New-York Historical Society

70 Central Park West at 77th Street
New York, New York
Upper West Side

Tuesday-Thursday, Saturday 10am-6pm
Friday 10am-8pm
Sunday 11am-5pm

This fascinating museum features an entire floor to interactive exhibits especially for kids (though accompanying grown-ups will probably learn something too). Weekly and special occasion family learning programs range from weekly storytimes to historical chocolate tastings, with frequent visits from living historians portraying Americans of the past.

$: $20, $6/ages 5-13, free/ages 4 & under
50% off with this link

Annual Memberships: $75+.

Free Hours: Fridays 6-8 pm

Favorite Spots: Ride an orphan train or play a newsies video game in the awesome DiMenna Children's History Museum. Hands-on exhibits tell the life stories of diverse youngsters who lived in New York City from the late seventeenth through the twentieth centuries. Immersive video projection, moving scenic elements, theatrical lighting and surround sound explore the history of New York during the eighteen-minute New York Story shown throughout the day.

Current Kid-Friendly Exhibits:

Feathers: Fashion and the Fight for Wildlife (through Jul 13)
Explore the history of the ground-breaking Migratory Bird Treaty Act of 1918 and its early environmentalist champions—many of them women and New Yorkers- through clothing and accessories, books, ephemera, photographs, and original watercolor models by John James Audubon for The Birds of America, accompanied by recorded bird songs from The Macaulay Library of the Cornell Lab of Ornithology.

Rockwell, Roosevelt & the Four Freedoms (through Sep 2)
Explores how Norman Rockwell’s 1943 paintings—Freedom of Speech, Freedom of Worship, Freedom from Fear, and Freedom from Want—gave visual voice to Roosevelt’s call to the defense of freedom worldwide and took their place among the most enduring images in the history of American art. See paintings, illustrations, and other works by Rockwell and a broad range of his contemporaries, as well as historical documents, photographs, videos, and artifacts; interactive digital displays; and immersive settings, some using virtual-reality technology.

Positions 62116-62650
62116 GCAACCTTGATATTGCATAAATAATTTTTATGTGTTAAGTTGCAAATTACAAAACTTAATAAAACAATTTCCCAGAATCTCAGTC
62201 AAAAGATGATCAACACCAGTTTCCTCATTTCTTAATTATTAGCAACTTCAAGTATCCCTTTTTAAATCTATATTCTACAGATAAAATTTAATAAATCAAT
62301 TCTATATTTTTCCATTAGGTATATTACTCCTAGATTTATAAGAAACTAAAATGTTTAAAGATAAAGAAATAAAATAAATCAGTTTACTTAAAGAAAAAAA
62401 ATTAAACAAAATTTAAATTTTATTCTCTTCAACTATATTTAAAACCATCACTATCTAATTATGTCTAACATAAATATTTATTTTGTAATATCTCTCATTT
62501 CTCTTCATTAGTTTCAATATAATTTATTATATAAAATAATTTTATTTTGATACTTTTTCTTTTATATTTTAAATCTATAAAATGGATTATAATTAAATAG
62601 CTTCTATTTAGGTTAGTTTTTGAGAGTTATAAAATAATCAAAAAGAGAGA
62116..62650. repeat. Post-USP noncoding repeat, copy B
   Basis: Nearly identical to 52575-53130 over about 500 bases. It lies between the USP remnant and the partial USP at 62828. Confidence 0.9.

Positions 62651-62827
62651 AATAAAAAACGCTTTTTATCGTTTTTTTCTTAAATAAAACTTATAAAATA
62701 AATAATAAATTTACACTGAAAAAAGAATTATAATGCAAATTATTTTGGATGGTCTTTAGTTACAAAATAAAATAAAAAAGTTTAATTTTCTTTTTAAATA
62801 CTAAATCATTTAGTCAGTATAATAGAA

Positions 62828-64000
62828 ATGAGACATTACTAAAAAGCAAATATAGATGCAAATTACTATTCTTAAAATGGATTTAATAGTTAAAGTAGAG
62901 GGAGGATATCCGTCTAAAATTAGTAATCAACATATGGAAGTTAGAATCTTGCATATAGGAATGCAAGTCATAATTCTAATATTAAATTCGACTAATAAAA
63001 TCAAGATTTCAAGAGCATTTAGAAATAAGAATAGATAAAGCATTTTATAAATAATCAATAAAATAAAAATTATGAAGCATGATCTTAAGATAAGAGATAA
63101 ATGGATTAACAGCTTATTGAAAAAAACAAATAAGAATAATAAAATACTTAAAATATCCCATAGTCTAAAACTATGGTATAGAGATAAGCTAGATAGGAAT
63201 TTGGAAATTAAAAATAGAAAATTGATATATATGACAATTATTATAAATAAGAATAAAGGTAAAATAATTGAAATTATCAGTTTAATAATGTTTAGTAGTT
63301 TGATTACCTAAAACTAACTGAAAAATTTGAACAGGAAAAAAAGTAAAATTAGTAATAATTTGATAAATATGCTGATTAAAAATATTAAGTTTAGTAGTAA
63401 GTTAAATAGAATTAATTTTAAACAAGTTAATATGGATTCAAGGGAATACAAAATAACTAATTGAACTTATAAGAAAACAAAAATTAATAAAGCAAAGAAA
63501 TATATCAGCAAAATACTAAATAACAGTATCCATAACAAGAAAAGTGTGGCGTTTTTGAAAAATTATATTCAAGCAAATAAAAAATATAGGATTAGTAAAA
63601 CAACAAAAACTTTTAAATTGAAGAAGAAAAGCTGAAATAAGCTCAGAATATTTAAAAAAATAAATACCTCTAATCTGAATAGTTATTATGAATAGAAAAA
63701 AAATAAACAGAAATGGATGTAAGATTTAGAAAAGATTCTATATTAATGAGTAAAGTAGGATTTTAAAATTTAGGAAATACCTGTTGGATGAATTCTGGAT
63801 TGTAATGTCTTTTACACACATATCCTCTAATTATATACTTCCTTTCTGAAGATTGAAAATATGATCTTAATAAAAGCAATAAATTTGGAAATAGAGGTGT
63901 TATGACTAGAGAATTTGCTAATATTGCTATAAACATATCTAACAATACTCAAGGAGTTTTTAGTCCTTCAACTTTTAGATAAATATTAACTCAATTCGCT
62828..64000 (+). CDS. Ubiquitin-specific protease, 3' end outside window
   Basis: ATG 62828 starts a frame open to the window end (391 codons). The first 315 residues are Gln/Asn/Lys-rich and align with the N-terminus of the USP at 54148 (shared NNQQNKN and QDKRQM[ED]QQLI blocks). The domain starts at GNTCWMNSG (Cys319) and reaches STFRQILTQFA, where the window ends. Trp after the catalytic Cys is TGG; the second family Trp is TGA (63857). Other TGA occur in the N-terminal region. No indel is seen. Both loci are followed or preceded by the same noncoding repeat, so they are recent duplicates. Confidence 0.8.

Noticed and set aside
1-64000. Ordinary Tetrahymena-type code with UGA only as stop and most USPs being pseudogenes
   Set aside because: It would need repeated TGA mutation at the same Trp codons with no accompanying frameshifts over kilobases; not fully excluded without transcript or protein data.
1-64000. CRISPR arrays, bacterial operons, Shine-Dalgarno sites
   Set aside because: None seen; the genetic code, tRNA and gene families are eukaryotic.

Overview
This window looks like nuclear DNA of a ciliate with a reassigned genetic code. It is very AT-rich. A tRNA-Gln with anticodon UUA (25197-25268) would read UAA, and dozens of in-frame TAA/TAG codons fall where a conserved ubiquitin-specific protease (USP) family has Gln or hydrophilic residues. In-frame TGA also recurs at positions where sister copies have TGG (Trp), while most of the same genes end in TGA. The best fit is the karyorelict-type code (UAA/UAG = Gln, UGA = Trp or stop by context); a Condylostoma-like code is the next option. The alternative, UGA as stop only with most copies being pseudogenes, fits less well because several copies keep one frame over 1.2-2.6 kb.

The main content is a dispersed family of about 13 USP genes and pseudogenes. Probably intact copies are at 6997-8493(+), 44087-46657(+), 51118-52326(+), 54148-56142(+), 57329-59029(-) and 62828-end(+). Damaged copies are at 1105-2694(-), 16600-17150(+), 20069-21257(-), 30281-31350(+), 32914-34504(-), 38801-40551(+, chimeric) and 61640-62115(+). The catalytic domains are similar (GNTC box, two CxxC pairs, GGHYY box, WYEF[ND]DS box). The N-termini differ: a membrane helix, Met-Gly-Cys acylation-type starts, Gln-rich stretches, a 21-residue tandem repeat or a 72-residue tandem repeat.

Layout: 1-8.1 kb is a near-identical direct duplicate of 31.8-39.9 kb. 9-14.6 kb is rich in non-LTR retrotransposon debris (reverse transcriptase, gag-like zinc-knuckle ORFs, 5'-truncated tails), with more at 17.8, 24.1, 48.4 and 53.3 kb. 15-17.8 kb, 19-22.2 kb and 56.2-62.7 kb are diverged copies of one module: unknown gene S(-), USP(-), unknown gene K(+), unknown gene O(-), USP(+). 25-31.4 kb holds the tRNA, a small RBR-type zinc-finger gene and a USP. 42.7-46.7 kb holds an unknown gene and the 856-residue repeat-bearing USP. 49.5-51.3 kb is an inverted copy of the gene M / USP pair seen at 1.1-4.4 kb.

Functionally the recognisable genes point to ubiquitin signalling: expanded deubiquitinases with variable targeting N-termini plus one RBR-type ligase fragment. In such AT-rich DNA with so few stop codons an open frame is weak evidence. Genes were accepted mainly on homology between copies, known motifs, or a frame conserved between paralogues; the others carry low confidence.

Summer of Magic: Treasures from the David Copperfield Collection (through Sep 16)
Displays evoking old-fashioned New York magic shops explore the careers of legendary magicians from the Golden Age of Magic and showcase iconic objects used by Harry Houdini in his famous escape stunts plus illusionistDavid Copperfields’ Death Saw. Artifcacts from the International Museum and Library of the Conjuring Arts and Copperfields private collection of David include the Metamorphosis Trunk, used by Harry and Bess Houdini, that allowed the couple to magically trade places; handcuffs from the 1904 London Daily Mirror challenge, from which Houdini struggled to escape for more than 70 minutes; and Houdini’s Milk Can, an act that premiered in 1908 in which he attempted to escape from this colossal, locked can filled to the brim with water.

Walk This Way: Footwear from the Stuart Weitzman Collection of Historic Shoes (through Oct 8)
See over 100 highlights from shoe designer Stuart Weitzman’s extensive private collection that tell the story of the shoe from the perspectives of collection, consumption, presentation, and production and explores larger trends in American economic history, from industrialization to the rise of consumer culture, with a focus on women’s contributions as makers, designers, and entrepreneurs.

Harry Potter: A History of Magic (through Jan 27)
See century-old treasures including rare books, manuscripts, and magical objects from the collections of the British Library and New-York Historical Society that capture the traditions of folklore and magic at the heart of the Harry Potter stories plus original material from Harry Potter publisher Scholastic and J.K. Rowling’s own archives. Explore the subjects studied at Hogwarts, from medieval descriptions of dragons and griffins to the origins of the sorcerer’s stone, and see original drafts and drawings by J.K. Rowling and illustrator Jim Kay as well as costumes and set models from Broadways Harry Potter and the Cursed Child. Timed tickets sold in advance and expected to sell out, so buy soon.

Storytimes: Hear tales of New York City past and present in a cozy library with a great selection of history-themed books, maps, and 'History Hunt' drawers. Sundays 11:30 am - 12:30 pm.

Family Programs: Tuesdays & Thursdays at 3:30pm, 3 - 5 year olds can hear NY-themed stories, do related craft projects and play with historic toys in Little New-Yorkers. There are always different interesting events related to holidays and current exhibits; check the family programs calendar to see what's coming up.

Strollers/Diapers: Strollers can enter on 77th Street and can get pretty much everywhere in the museum (though they have to be left outside some exhibits). Diaper changing tables are found on every floor.

Eat & Treats: Feast on antipasti, artisanal pastas and paninis ar Caffe Storico, the museum's classy but kid-friendly eatery. Get burgers and shakes at Shake Shack down the block (Columbus @ 77th Street).

Other Tips: Pick up 'Scavenger Hunt' guides on different themes from one of the friendly staff members. Find unique gifts and educational toys in the museum gift shop.

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